‘Florida loves prison labor’: why most incarcerated people still work for free in the Sunshine state

<span>Incarcerated people fill sandbags in advance of Hurricane Idalia, in Flagler county, Florida, in August 2023.</span><span>Photograph: Flagler County Sheriff's Office</span>
Incarcerated people fill sandbags in advance of Hurricane Idalia, in Flagler county, Florida, in August 2023.Photograph: Flagler County Sheriff's Office

A $9bn food services company is using prisoners to make meals for other prisoners that can cost up to $30 – but it’s not paying them.

Food service provider Aramark runs a prison program called In2Work that hasn’t been paying prisoners for the work they’ve been doing for the company. The work includes making premium meals that family and friends can purchase for their loved ones in prison.

Julius Smith, 36, who entered the Florida state prison system at the age of 18 in 2008, said the state of affairs was all to common. “If we don’t do the work, then the prison does not operate,” said Smith, who is currently imprisoned in Florida. “I feel like people who go to prison should be paid like other people in states where they work. If inmates got paid, they could take care of themselves instead of resorting to extreme measures to get the things they need,” he said.

Smith has worked a job in whichever prison he’s been held in since he was first incarcerated. He has never been paid for the work he’s done. He currently works as a houseman, in charge of dormitory cleaning.

“In2Work was supposed to be giving inmates jobs. They said inmates were supposed to get paid for the work, but this program has been running half a year and not one inmate has been paid,” he said.

In April 2024, the California supreme court dismissed a lawsuit filed against Aramark by prisoners in California over the lack of compensation for the work they do for the company. The ruling stated that Aramark and Alameda county are not bound by state minimum wage laws. Aramark did not respond to multiple requests for comment.

Aramark is far from alone in taking advantage of free prison labor. A 2022 report by the ACLU found workers in prison produce $2bn in goods and $9bn in services annually to prison systems in the US, but prisoners receive no or very little compensation for this labor.

“Is it shocking that Florida is seeming to turn a blind eye to prison slavery? No, not at all,” said Bianca Tylek, founder and executive director of the non-profit Worth Rises, which currently runs the #EndtheException campaign. “All of this is possible because of the exception of the 13th amendment that allows slavery to be used as criminal punishment event today.”

The 13th amendment of the US constitution banned slavery or involuntary servitude, “except as a punishment for crime whereof the party shall have been duly convicted”.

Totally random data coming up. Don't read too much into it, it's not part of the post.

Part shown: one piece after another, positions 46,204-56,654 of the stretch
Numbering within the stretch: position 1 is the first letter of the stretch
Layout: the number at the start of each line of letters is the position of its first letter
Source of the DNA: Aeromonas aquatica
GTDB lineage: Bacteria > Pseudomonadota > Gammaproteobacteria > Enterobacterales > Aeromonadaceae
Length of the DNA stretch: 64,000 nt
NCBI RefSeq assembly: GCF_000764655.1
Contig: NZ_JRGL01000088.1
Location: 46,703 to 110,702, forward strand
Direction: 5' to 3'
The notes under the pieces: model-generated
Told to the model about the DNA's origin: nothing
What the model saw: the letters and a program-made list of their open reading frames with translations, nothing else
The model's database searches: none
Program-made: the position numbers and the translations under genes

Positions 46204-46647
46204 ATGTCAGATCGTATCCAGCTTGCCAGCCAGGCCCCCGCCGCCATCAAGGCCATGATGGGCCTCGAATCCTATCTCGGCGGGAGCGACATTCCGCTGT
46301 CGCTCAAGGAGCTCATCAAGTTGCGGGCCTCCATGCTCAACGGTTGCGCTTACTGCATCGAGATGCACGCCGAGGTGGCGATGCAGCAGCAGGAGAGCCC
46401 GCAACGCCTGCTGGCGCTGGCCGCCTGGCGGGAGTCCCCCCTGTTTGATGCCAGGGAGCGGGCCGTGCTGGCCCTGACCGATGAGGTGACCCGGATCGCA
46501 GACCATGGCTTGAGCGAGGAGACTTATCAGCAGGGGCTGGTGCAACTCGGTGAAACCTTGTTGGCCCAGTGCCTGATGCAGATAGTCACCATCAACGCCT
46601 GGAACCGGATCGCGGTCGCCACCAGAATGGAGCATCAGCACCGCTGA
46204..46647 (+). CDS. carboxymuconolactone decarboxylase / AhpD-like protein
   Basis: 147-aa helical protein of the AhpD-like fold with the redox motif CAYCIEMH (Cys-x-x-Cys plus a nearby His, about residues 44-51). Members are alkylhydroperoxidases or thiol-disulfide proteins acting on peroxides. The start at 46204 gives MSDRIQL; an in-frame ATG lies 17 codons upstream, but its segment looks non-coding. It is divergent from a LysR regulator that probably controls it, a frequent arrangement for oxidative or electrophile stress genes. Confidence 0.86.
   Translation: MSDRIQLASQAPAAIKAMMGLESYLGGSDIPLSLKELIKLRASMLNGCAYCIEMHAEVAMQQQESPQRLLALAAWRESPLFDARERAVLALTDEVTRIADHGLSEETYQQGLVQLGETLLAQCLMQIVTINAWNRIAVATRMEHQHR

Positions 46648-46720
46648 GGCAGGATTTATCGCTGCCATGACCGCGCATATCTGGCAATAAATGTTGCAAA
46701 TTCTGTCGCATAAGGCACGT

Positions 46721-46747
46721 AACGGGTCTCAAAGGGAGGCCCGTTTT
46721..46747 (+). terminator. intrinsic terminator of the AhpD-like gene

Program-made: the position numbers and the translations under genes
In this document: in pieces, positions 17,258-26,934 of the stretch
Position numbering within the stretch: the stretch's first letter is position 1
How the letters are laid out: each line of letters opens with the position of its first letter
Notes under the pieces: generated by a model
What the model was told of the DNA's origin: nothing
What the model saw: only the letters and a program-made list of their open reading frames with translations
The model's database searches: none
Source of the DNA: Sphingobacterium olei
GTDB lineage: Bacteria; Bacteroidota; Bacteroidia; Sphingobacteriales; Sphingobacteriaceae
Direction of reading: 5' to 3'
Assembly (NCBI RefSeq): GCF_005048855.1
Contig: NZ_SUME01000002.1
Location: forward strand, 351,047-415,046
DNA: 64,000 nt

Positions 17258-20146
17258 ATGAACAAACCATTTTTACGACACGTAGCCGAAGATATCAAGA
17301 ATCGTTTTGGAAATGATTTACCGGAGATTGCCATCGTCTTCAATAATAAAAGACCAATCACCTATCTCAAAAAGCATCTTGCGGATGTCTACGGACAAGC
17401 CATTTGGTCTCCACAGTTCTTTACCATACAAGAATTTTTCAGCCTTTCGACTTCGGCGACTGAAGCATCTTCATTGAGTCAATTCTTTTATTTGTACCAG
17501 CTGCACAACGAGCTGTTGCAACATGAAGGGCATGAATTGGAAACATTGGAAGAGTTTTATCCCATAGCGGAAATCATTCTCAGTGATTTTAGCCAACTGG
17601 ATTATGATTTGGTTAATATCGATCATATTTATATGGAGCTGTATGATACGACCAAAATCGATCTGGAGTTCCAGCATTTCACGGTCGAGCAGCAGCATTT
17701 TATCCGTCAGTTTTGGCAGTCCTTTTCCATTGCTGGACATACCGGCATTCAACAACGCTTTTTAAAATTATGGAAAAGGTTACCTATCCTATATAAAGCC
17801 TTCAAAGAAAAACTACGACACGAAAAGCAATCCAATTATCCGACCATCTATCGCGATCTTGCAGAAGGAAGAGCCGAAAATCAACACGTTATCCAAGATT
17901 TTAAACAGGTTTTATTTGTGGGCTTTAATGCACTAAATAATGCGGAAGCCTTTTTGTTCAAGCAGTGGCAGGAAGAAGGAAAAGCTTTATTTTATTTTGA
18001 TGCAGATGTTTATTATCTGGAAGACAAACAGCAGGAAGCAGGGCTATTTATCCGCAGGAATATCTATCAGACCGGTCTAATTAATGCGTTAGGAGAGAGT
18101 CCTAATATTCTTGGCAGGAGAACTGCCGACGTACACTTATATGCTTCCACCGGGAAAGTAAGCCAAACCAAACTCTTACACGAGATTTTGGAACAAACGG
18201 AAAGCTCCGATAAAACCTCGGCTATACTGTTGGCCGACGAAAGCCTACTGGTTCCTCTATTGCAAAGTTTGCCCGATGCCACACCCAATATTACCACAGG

According to a January 2024 report by Edgeworth Economics, seven states, including Florida, pay no wages at all for the majority of prison jobs. About 37% of people in the US in prison or jail are Black and 48% of prisoners serving life sentences are Black, while Black Americans make up 13% of the US population. Black people in Florida are imprisoned at a rate 4.2 times higher than white people are.

Smith’s first job was prison dormitory cleaning duties, which entailed cleaning and scrubbing showers and toilets, dusting and mopping stairways, floors, cleaning windows, shining brass fixtures and taking out trash. When his custody dropped from close custody to medium custody in 2010, he was assigned to food service.

His morning shift could start as early as 2 in the morning until 10.30 or 11 in the morning, where he was tasked with cleaning floors with brooms and squeegees in the dining and prep areas. When he was scheduled later shifts, he could start around 10.30 or 11 in the morning and be working until 11 at night. Then he moved into food preparation work and said because a correctional officer didn’t like a fellow prisoner he was assigned with, he was moved to the pot room, tasked with cleaning dishes and pots used for food preparation.

“You’re scrubbing pots. They’d have this pot-scrubbing chemical, that stuff would eat up your hands. I hated that job,” said Smith.

If you work a job and they say you’re not satisfactory and give you some type of infraction, they could put you in confinement

Julius Smith

Eventually, due to the grueling nature of the job and the impact the chemicals had on his hands, Smith asked to be reassigned, offering to be put in solitary confinement rather than stay in the job. He eventually was reassigned to food prep for prisoners with dietary restrictions, such as meals for diabetics.

“Food service will wear you down. You’re always on your feet. Sometimes they give you rubber boots, everyone puts their feet in those boots, and they don’t really clean them, so you get foot fungus,” Smith explained.

After obtaining his General Educational Development (GED) diploma while in prison, Smith obtained a barbering position where he would cut the hair of prisoners and staff, without any compensation. He was placed in solitary confinement on one occasion for dropping a hair clipper, and a piece of it broke, and the correctional officer on duty wanted to make an example of him.